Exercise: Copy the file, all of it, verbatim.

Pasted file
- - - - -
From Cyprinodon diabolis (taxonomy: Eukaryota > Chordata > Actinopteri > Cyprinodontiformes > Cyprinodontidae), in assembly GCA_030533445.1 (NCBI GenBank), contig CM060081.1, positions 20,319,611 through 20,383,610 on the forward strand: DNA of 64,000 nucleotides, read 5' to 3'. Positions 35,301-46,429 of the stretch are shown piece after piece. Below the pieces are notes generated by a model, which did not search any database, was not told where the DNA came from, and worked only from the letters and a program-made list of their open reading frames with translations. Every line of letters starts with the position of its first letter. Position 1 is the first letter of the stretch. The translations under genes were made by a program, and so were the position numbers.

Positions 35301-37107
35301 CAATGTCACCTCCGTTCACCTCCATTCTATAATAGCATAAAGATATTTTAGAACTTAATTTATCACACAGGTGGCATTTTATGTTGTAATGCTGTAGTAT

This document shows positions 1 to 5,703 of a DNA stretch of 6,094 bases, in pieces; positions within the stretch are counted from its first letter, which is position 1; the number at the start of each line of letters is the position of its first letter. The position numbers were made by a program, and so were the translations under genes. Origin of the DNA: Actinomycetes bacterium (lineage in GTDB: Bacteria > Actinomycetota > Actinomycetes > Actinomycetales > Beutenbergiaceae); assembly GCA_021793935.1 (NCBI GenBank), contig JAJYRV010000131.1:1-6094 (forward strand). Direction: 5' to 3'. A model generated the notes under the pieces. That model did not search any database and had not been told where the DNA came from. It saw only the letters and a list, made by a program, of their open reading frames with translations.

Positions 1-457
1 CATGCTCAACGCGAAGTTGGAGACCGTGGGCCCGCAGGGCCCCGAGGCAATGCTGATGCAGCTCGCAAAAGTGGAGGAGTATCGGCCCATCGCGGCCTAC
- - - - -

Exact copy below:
From Cyprinodon diabolis (taxonomy: Eukaryota > Chordata > Actinopteri > Cyprinodontiformes > Cyprinodontidae), in assembly GCA_030533445.1 (NCBI GenBank), contig CM060081.1, positions 20,319,611 through 20,383,610 on the forward strand: DNA of 64,000 nucleotides, read 5' to 3'. Positions 35,301-46,429 of the stretch are shown piece after piece. Below the pieces are notes generated by a model, which did not search any database, was not told where the DNA came from, and worked only from the letters and a program-made list of their open reading frames with translations. Every line of letters starts with the position of its first letter. Position 1 is the first letter of the stretch. The translations under genes were made by a program, and so were the position numbers.

Positions 35301-37107
35301 CAATGTCACCTCCGTTCACCTCCATTCTATAATAGCATAAAGATATTTTAGAACTTAATTTATCACACAGGTGGCATTTTATGTTGTAATGCTGTAGTAT

This document shows positions 1 to 5,703 of a DNA stretch of 6,094 bases, in pieces; positions within the stretch are counted from its first letter, which is position 1; the number at the start of each line of letters is the position of its first letter. The position numbers were made by a program, and so were the translations under genes. Origin of the DNA: Actinomycetes bacterium (lineage in GTDB: Bacteria > Actinomycetota > Actinomycetes > Actinomycetales > Beutenbergiaceae); assembly GCA_021793935.1 (NCBI GenBank), contig JAJYRV010000131.1:1-6094 (forward strand). Direction: 5' to 3'. A model generated the notes under the pieces. That model did not search any database and had not been told where the DNA came from. It saw only the letters and a list, made by a program, of their open reading frames with translations.

Positions 1-457
1 CATGCTCAACGCGAAGTTGGAGACCGTGGGCCCGCAGGGCCCCGAGGCAATGCTGATGCAGCTCGCAAAAGTGGAGGAGTATCGGCCCATCGCGGCCTAC